A few months ago while telling me about a race from a few years ago former national champion Brooke Miller was describing a race scenario and I made an offhand comment that her PhD work which had to do with sexual mating habits of banana slugs. Miller’s work employed some game theory mechanics to analyze aspects of sexual conflict of these slimey buggers. Anyway… my grasp of game theory is limited to a few concepts like the Prisoners Dilemma, Zero Sum Games, and a few other random tidbits. Miller blew off the comparison (nicely mind her) and said the facet of game theory she found that really applied was image score.
Given this is a blog I’m going to try and stumble through a quick explanation which i can correct later since the internet is a-w-e-s-o-m-e! Actually…i’m just going to crib it from another website…
If you watch one individual helping another, you can allot him or her one point of image score; but if you witness the individual refusing to help, withdraw one point. Then, when you are asked to help, you will cooperate if your partner’s score is high — otherwise, you defect (that is, you don’t cooperate). Strategies can be more or less discriminating according to their ‘score cut’. For example, a ‘cooperative’ strategy has a score cut of zero or less, meaning that the individual then cooperates with other individuals on their first interaction. [Gametheory.net]
Criteriums tend to be less inclined to reward the long endurance fitness of big tour riders and more likely to benefit riders who are aggressive, quick, and tactically sharp. Cycling is unusual in sports in that there are cooperative strategies that can be deployed by individuals and teams to help achieve victory. Developing a cooperative strategy in a crit requires a willingness to put oneself at risk. This willingness to loose, and desire to win big, is exhibited by an attacking racing style common in successful riders like Brooke Miller, Rand Miller, Brian Bosch, and current elite criterium champion Steve Reaney. Talent and fitness are necessary, but success also requires good judgement and persistence. They exhibit a riding style that is exciting, aggressive, and is a style of racing that riders coming up through the ranks should aspire to emulate. I’m a spectator… i want an exciting race.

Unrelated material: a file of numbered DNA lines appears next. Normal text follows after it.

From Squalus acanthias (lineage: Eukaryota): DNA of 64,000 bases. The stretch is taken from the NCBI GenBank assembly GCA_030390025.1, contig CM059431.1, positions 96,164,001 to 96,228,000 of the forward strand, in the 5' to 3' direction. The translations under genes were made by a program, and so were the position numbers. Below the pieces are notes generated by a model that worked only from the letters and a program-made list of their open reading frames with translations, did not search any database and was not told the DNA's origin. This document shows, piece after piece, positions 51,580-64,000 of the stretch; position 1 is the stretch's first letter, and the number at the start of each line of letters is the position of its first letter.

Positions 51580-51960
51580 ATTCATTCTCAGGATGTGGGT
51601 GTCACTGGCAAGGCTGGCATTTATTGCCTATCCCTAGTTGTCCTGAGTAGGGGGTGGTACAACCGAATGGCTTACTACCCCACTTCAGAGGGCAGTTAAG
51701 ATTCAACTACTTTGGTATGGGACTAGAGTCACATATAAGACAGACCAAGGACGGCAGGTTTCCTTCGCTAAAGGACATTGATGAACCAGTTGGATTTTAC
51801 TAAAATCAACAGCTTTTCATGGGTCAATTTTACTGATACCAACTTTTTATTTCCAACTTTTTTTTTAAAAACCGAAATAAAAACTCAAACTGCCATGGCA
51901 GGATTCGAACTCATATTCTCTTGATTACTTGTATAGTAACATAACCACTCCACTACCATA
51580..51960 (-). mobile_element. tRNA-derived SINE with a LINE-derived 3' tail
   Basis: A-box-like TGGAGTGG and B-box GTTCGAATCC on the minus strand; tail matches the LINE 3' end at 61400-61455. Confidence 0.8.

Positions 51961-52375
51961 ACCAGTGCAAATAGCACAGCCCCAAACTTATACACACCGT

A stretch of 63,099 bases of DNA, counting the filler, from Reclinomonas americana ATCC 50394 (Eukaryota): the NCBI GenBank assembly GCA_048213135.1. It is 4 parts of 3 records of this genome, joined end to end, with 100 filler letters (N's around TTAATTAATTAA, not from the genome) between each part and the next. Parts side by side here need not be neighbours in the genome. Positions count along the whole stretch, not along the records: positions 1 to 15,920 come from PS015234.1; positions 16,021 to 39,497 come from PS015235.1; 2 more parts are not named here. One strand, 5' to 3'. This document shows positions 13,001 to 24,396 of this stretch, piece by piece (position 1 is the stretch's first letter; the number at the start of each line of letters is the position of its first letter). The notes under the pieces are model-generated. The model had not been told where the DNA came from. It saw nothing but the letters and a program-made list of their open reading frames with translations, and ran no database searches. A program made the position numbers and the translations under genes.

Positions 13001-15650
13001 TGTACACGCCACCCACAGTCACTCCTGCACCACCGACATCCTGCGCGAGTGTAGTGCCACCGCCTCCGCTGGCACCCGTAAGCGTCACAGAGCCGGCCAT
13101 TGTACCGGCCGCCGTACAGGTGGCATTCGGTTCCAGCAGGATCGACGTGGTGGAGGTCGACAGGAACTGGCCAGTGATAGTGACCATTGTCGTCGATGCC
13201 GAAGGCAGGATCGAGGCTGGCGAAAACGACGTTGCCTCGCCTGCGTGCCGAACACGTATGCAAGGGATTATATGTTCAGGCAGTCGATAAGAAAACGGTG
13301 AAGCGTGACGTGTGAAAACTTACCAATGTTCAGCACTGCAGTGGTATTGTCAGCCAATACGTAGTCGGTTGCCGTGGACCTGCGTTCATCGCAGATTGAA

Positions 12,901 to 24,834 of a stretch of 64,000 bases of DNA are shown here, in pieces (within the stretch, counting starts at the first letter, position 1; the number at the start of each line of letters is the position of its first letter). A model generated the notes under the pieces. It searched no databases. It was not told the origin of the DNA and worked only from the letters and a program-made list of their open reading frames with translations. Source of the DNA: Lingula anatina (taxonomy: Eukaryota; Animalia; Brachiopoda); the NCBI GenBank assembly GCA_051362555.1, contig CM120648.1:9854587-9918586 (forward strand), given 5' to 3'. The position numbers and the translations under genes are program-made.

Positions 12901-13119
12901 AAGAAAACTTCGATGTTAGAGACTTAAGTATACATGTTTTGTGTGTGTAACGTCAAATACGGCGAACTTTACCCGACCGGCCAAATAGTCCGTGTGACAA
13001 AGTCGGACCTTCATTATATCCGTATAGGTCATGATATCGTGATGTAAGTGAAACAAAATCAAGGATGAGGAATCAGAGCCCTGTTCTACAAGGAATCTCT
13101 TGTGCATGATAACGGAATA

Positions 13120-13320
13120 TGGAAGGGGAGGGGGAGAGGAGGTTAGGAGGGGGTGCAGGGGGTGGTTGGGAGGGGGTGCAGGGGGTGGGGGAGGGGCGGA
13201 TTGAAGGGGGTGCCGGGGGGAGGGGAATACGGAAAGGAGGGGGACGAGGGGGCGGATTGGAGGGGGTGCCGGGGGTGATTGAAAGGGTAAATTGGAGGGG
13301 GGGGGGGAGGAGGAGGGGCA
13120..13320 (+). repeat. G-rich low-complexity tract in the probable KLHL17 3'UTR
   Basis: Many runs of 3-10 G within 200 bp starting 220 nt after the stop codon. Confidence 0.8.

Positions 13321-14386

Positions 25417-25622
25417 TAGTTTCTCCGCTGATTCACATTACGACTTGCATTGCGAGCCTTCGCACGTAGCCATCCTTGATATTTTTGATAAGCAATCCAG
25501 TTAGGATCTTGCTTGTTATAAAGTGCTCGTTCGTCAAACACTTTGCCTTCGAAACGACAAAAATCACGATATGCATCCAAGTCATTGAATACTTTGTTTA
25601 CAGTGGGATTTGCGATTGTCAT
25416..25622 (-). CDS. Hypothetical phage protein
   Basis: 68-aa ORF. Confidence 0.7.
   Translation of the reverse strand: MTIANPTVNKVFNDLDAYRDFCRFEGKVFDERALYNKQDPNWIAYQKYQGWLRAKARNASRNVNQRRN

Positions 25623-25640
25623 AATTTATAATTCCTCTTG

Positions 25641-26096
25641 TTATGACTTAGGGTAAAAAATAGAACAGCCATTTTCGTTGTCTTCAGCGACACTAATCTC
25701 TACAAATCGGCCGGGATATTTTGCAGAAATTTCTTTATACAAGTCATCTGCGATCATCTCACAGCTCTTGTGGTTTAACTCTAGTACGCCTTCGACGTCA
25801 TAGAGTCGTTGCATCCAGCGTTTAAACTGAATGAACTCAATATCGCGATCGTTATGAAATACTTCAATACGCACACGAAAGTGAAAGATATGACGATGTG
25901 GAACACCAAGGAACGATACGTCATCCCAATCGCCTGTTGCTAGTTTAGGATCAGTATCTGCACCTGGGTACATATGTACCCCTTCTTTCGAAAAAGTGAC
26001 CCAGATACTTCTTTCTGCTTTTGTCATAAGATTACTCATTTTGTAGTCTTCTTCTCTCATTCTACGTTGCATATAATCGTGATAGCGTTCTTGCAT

Rand Miller is a good example of how baseline fitness (or so he claims – I’m sure he’s a secret trainer) and a good image score can put a rider on the podium multiple times. Stronger riders will join his attempts since they think they can beat him, but know he will help drive a break, and weaker riders may join him thinking he will tow them to the finish. Rand can sit in the middle and if he chooses wisely he can help insert himself into a winning situation with variables odds that will be better than trying to sprint out of a pack. His own selectivity in finding the right mix of riders has been honed through trial an error, and with the help of teammates, risk is removed by the ability of other riders to cover moves through out the race.
Brooke Miller herself was a national criterium and road champion. While she was an excellent athlete her ability to synthesize risk, and use image score as a way of assessing race scenarios helped make her one of the top women cyclists in the United States. This skill set might be natural for some racers but it often appears that \ there are way to many riders who are happy to just “finish” a race. The top races opt for a different route, a path of experimentation and frequent failure in an attempt to find compatriots and create a positive image within the peloton.
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